With the projection for overdose-related deaths in Connecticut expected to reach a total of 1,078 in 2017, an expected 18 percent increase from 2016, according to Susan Birge, the Assistant Vice President and Director of Counseling & Psychological Services, Fairfield University devoted a day to bring awareness to this highly prevalent issue in both the State of Connecticut and the United States as a whole.
Opioid Awareness and Prevention Day was hosted on Tuesday, Nov. 7 all across campus, with several informational booths in places such as the Dolan School of Business and the Lower Level of the Barone Campus Center being used to provide students and the greater University community with the knowledge of opioid overdose, how to seek treatment and know how to call for help, as well as how to administer Narcan, which combats the effects of overdose.
Additionally, there were 917 purple flags placed on the green in the traffic circle, each flag representing one person who overdosed in Connecticut in 2016, as well as purple ribbons being tied around trees on campus.
This day was made possible by a $10,000 grant for opioid awareness initiatives as part of the Statewide Healthy Campus Initiative, launched by the Department of Mental Health and Addiction Services, according to Vice President of Marketing and Communications Jennifer Anderson ‘97, MBA‘02.
Lisa Arnold, the Clinical Director of the Collegiate Recovery Program, stated “there’s two different kinds of info tables that we’re going to have set up; one is for Narcan administration, so students or faculty and staff can come to the table and learn how to administer Narcan, which is a drug that can reverse an opioid overdose.”
She went on further to point out that, “we’re also going to be giving out medlock pouches, which will be used to lock up medications in the event that students are prescribed mood-altering substances and need a safe place to keep them.”
In addition to the informational booths that provided knowledge on the administration of Narcan, Arnold also noted that the other informational booth will refer students to the various resources on campus, resources in the community, as well as knowledge about many mood-altering substances that could affect one’s physical and mental state. Also, information regarding the collegiate recovery program, which is an on-campus program made up of students who are in recovery from substance overdoses, will be provided.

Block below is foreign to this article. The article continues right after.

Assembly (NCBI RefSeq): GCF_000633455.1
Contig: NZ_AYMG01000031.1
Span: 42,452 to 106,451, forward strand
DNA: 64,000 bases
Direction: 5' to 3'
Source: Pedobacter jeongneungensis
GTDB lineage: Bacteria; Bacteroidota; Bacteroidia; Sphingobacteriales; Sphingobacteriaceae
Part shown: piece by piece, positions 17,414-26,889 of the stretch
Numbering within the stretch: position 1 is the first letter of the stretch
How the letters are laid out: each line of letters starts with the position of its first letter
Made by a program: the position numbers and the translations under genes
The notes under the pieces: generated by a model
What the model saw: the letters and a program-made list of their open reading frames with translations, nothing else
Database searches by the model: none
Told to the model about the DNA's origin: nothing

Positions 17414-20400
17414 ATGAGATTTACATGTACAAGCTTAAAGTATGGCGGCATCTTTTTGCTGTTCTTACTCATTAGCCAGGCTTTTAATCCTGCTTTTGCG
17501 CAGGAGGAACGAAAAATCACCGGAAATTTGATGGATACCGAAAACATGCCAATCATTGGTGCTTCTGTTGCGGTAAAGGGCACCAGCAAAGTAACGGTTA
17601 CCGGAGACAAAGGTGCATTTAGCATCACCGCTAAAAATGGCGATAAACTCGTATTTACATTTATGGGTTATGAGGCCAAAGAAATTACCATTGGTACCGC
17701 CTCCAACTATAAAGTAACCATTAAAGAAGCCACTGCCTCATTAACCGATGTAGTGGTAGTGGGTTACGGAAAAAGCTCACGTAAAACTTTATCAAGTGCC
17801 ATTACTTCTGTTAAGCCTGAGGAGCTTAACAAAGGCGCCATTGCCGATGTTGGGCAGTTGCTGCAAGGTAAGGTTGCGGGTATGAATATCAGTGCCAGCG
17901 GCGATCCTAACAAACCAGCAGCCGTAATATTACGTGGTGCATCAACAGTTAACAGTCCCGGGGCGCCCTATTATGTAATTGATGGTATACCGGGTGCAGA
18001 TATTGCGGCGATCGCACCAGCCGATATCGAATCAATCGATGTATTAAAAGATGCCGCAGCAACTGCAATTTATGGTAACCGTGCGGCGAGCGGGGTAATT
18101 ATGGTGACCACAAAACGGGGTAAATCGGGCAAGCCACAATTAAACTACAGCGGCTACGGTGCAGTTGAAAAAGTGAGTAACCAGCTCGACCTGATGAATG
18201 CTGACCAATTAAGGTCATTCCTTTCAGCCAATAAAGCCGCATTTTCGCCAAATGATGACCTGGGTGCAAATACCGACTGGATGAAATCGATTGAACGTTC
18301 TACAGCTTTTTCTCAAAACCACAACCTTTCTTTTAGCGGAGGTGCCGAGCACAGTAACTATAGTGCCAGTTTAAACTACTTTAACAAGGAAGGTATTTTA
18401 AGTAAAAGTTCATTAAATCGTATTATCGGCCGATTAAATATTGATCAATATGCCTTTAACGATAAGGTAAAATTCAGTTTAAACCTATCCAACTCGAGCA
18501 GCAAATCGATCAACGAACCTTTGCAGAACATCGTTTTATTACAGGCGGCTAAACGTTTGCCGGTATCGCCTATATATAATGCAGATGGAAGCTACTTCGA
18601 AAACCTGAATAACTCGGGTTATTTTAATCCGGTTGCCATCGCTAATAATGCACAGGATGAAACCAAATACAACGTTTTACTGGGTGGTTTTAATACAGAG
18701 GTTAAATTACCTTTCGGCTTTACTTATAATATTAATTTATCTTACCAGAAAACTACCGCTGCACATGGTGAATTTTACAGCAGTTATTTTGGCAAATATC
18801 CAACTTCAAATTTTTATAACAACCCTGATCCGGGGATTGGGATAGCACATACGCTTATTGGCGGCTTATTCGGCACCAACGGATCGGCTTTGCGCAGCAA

The overall goal of the day, in addition to providing awareness for this massive drug-related problem in our country, was to reduce the stigma of using drugs in favor of simply encouraging people to get help and know the signs of someone who needs help with overdose.
One of the students in attendance at the vigil, Marissa O’Donnell ‘18 said, “I have some relatives that were involved with drugs, so it’s just something that’s important to me.”
O’Donnell went on further, saying, “It’s nice to see that they recognize the opioid epidemic is something that is really widespread across the nation, so it’s nice to have an event like this to acknowledge that.”
Connecticut Senators Richard Blumenthal and Chris Murphy had been invited to take part in the 6:30 vigil hosted by Campus Ministry in order to provide their perspective on the matter and to show solidarity with the victims of this epidemic, as well as to demonstrate the state of Connecticut’s commitment to fighting this overdose crisis head-on. While they were not in attendance, their presence would have helped raise awareness to this largely prevalent issue on a statewide, as well as a national, scale.
Arnold acknowledged that their presence would have provided “a more broad perspective of the epidemic itself in the sense that this is the worst drug epidemic to have ever hit this country and their support will help to reduce the stigma of using, because we do have politicians who are fighting this as well as people on campus.”
Sophomore Caroline O’Brien, went to the vigil because she felt “the opioid problem is a really big issue and raising awareness for it is really important because it affects so many people.”
Junior Caleb Blagys stated, “I decided to come to this because you never know who has family members or friends who are going through something that they keep to themselves and it’s good to think about those people even if they are not thinking about themselves.”
“I think that because we’re in the midst of the biggest drug epidemic in the country, it [Opioid Awareness & Prevention Day] will reduce the stigma and broaden the understanding that drug addiction is not a moral condition, but it is a disease,” said Arnold about the significance of the day.
She further added that, “It’s a disease that people don’t understand so well because the awareness of it is that you can stop anytime you want, but that is simply not the case in the sense that it is a disease and when people can’t stop they need to seek treatment for it.”